Tangent to the film itself is the much-publicized aura surrounding it, including the deaths of Dominique Dunne, Heather O’Rourke, and others involved with the original trilogy.  The idea that the films were ‘cursed’ became something of a Hollywood legend, as did the story that real skeletons were used in the original’s pool scenes.  To boot, the notion that Spielberg literally directed the film has been debated for some time.  Despite Hooper’s credit as director, this movie does walk and talk like a Spielberg film, to the point where the Director’s Guild of America actually investigated the matter, leading to an open letter decrying the rumor by Spielberg himself.  We also know that Poltergeist exists in the pop culture ether with a select group of films; be it “they’re here”, “go into the light”, or “this house is clean”, many of the film’s moments and lines have been spoofed, hinted at, or quoted; few are those who cannot point out a Poltergeist tidbit.

The critical mass when this film arrived on the scene was generally positive, but still underwhelming.  As strongly as I have praised it here, I’m left with the feeling that Poltergeist is remembered well, yet may actually be underrated as a film.  That horror films tend to suffer from an aversion to praise may be in part to blame, but it seems as though the film’s influence on pop culture may have distracted some from seeing the film’s quality.  Those that see this today for the first time may not agree with my assessment of this film.  That could be based on comparisons to today’s thrillers combined with pre-existing ideas, but that is not an indication that the film aged poorly.  It genuinely seems to be a film that many look back on fondly, without the need to lament its’ age.  In addition, I find Poltergeist to be more of a “spiritual social commentary thriller” than a horror film anyway.  It bothers to challenge our ideas on a possible ethereal plane of existence, it asks what lengths a family might go to in order to save one of their own, and it threatens the dreams of the baby boomer generation.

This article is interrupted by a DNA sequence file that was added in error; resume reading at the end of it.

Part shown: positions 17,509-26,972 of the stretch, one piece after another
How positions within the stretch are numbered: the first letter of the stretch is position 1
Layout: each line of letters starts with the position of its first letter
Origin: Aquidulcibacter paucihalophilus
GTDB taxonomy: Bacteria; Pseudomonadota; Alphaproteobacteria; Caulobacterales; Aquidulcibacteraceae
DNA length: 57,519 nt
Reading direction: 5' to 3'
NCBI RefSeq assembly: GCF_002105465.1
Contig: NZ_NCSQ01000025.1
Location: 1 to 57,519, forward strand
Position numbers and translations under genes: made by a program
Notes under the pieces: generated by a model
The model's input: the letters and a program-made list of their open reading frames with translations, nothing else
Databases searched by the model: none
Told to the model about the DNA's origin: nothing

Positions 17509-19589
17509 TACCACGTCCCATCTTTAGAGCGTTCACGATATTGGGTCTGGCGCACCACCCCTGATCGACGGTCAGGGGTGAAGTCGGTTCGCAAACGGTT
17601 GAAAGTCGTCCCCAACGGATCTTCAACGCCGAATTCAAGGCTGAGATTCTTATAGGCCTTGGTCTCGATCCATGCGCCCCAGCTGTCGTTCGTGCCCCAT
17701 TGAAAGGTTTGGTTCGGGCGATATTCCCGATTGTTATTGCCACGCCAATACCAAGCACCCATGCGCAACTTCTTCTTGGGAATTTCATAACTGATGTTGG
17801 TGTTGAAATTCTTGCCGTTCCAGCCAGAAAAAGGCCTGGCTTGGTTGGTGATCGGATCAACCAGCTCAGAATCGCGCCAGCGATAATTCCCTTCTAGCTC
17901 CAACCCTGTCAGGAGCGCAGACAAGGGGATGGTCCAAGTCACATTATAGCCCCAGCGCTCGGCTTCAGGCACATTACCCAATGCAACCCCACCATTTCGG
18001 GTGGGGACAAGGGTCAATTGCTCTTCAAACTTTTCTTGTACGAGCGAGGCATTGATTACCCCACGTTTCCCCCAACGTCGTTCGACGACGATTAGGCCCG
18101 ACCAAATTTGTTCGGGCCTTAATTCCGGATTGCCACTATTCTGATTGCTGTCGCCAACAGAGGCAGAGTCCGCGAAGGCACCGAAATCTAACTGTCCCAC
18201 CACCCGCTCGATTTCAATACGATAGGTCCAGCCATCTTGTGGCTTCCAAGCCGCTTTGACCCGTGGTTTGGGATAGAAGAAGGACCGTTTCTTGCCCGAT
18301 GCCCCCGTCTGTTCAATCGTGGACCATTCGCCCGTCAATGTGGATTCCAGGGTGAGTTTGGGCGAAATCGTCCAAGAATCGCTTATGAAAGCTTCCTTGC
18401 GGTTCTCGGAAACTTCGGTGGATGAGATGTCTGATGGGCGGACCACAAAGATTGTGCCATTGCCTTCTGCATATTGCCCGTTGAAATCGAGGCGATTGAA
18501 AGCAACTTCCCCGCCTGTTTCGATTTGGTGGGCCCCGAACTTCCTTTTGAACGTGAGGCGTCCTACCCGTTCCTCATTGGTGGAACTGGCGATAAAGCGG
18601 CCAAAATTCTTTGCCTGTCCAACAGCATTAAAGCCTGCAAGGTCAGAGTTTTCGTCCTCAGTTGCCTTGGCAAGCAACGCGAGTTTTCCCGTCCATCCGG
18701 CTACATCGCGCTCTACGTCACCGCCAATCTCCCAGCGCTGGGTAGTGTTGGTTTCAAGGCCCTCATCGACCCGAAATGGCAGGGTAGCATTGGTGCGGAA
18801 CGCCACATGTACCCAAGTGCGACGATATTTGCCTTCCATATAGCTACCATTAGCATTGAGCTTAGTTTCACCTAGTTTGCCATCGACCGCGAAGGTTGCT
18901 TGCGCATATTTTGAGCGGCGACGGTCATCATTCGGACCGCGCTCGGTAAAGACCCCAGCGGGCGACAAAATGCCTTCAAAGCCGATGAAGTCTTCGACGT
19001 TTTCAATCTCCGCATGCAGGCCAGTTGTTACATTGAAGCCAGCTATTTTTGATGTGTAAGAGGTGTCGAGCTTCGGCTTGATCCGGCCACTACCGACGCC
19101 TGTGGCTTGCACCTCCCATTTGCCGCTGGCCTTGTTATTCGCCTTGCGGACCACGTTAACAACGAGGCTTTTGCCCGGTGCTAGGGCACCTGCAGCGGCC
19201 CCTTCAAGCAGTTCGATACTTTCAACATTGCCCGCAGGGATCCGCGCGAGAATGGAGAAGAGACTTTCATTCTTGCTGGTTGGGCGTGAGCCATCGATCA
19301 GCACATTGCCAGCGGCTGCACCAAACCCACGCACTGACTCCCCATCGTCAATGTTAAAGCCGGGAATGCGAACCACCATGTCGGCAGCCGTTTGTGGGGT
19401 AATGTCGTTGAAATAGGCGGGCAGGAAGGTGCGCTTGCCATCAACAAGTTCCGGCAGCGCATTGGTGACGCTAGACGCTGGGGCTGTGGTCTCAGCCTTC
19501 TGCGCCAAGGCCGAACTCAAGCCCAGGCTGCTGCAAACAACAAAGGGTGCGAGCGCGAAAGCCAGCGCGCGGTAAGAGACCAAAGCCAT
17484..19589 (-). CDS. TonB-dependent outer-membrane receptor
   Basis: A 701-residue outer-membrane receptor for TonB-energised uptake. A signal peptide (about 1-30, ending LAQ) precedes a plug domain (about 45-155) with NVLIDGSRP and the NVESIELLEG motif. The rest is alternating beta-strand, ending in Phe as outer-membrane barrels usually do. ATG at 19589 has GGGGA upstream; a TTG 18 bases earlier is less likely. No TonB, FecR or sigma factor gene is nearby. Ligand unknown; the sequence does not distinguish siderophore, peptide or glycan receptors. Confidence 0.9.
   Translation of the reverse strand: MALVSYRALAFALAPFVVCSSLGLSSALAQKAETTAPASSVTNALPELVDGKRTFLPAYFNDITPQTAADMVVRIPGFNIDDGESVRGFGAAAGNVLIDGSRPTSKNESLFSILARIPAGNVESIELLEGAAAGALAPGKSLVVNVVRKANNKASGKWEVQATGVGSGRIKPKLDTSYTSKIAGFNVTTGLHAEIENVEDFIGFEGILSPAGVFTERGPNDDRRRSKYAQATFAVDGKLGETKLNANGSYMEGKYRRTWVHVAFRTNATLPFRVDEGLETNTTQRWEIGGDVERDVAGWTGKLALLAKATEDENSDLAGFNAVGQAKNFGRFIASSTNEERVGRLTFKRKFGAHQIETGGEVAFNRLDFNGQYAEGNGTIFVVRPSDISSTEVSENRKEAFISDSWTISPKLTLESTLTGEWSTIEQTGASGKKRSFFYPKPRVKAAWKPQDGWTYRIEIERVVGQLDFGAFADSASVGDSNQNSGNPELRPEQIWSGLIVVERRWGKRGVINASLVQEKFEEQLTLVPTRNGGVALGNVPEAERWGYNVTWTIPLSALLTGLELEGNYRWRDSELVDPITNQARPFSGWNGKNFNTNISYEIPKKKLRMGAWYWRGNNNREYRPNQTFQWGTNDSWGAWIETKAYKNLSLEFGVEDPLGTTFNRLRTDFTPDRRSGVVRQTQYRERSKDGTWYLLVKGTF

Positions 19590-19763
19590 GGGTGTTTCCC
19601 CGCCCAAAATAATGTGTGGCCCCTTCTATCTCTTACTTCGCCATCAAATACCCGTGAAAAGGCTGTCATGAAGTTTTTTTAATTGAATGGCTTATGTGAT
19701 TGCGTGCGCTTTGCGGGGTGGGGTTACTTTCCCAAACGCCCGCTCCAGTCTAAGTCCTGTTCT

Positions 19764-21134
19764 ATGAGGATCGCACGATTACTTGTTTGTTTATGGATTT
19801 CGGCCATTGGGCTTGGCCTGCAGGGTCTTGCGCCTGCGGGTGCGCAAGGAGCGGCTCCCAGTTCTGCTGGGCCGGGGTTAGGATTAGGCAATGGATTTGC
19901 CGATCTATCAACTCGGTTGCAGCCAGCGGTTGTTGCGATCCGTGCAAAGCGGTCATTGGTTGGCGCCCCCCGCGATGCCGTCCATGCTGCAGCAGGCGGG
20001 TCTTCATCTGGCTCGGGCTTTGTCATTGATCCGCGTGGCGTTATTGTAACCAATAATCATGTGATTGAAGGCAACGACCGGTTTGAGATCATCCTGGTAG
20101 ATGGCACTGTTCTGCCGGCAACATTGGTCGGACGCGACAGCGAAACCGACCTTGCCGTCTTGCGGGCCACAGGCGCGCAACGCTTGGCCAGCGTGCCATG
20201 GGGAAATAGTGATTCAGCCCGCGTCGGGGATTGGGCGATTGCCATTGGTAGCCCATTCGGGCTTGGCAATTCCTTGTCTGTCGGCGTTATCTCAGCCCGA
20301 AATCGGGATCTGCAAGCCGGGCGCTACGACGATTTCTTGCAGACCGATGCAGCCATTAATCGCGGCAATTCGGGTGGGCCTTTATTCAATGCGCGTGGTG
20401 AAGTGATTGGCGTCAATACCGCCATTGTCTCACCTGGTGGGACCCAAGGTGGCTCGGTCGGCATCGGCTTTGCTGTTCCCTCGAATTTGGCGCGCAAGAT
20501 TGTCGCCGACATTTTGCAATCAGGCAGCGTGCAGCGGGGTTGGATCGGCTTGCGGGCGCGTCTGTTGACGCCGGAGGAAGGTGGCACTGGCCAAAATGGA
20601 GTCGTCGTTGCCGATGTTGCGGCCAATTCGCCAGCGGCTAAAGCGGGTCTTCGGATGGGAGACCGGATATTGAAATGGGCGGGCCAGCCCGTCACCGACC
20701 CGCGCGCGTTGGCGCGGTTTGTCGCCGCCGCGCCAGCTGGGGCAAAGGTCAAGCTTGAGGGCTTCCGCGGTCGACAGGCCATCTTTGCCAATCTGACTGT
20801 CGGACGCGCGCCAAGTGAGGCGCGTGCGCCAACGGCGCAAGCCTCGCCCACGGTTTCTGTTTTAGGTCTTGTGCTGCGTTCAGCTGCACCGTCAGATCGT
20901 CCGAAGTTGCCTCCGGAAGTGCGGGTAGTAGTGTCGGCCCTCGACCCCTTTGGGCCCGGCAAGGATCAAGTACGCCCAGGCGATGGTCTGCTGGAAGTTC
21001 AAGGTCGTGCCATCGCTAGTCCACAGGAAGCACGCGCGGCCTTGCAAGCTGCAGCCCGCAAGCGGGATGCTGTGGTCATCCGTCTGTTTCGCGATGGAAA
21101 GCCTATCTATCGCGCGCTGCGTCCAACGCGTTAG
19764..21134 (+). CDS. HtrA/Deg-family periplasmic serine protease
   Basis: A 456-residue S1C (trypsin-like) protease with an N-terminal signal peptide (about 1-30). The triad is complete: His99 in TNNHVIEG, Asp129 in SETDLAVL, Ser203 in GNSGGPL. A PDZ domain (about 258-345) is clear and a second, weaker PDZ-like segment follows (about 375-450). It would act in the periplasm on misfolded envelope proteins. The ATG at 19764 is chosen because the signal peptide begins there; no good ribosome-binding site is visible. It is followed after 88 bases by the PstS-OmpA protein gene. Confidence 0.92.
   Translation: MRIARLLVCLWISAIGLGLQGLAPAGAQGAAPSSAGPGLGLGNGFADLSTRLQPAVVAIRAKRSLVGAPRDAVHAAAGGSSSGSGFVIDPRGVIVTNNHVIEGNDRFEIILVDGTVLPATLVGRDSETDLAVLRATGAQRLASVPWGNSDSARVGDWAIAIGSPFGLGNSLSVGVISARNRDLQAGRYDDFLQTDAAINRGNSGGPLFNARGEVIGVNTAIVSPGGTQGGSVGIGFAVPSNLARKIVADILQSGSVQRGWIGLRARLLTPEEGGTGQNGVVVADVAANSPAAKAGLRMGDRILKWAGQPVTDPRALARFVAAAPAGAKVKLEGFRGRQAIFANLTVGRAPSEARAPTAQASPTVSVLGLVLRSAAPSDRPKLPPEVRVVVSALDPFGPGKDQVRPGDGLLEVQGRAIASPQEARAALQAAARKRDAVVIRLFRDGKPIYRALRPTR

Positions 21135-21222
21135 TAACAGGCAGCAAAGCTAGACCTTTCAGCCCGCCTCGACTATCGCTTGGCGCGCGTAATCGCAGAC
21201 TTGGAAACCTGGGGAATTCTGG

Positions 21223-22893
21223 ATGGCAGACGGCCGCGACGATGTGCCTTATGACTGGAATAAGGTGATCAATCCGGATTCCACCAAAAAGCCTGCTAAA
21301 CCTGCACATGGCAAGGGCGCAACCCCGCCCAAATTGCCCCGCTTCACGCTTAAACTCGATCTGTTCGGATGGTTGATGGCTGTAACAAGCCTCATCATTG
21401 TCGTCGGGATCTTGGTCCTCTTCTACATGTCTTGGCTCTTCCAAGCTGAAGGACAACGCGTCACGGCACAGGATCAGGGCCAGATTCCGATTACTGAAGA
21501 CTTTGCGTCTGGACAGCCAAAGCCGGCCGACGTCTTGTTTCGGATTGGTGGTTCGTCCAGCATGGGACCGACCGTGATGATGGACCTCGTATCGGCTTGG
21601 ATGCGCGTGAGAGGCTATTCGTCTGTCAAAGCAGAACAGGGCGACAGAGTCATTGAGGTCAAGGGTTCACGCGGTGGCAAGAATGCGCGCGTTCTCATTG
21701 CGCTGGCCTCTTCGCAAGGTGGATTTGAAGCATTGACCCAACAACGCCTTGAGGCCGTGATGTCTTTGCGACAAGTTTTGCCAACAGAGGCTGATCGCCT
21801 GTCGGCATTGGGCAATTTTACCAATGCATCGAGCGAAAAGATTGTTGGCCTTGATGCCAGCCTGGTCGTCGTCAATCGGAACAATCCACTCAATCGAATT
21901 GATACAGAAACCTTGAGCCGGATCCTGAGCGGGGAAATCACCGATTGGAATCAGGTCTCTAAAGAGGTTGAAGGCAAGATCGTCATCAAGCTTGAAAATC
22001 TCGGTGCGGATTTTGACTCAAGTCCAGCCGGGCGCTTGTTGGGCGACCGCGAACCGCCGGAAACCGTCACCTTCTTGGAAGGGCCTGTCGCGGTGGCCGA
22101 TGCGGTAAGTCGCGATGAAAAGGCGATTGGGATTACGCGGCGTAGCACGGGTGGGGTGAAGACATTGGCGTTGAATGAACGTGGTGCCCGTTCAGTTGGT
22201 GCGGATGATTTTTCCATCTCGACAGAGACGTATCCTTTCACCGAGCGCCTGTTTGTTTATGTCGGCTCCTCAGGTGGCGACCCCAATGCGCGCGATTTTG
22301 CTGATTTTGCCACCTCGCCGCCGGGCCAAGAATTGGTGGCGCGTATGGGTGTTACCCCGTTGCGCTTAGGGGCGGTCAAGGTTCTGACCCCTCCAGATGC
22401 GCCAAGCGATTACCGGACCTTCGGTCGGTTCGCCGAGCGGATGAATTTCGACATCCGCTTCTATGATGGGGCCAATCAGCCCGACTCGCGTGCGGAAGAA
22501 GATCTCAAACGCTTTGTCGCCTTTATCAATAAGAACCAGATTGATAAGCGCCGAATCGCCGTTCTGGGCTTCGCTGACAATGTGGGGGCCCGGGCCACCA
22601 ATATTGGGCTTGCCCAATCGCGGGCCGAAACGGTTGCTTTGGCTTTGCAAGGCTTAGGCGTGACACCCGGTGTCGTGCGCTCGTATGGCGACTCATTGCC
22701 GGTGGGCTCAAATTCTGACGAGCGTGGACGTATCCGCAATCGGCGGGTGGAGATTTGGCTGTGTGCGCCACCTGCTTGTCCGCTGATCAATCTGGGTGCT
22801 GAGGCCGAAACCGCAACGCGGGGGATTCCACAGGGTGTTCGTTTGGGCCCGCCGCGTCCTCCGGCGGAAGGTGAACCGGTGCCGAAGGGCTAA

Every child of the 80’s can see a little bit of themselves in a film like this, which lends to the film sticking in our minds.  Robbie’s side of the bedroom looked exactly like, well, my room.  That gnarly tree looked strikingly similar to a gnarly tree in my yard, right behind my bedroom window.  His fears were my fears.  Heck, I couldn’t sleep with the door closed for years, for every time I saw light through the door frame, I was convinced a spook awaited me.  Consequently, Steven and Diane’s realized fears as parents ended up mirroring my fears as well.  It touches at the very core of our parental instincts, like the desire to protect our children at any cost, even if it means confronting the ‘Beast’, or how mad we’ll dash to them when we sense danger (and how long that journey seems, no matter the distance).  Poltergeist is a film that seems to have crawled out of my childhood dreams and onto the screen- then back into my head as a parent, solidifying my opinion of it as a timeless classic.  Is it possible that I’m putting too much on the film, and the actual result is weaker that I give it credit?  Sure.  It’s also possible that Spielberg, Hooper, and crew simply captured lightning in a bottle, making a film that exceeded even their own expectations.  Time has been kind to Poltergeist, which has grown into an eminently watchable, smart, visceral thriller that aged far better than this writer.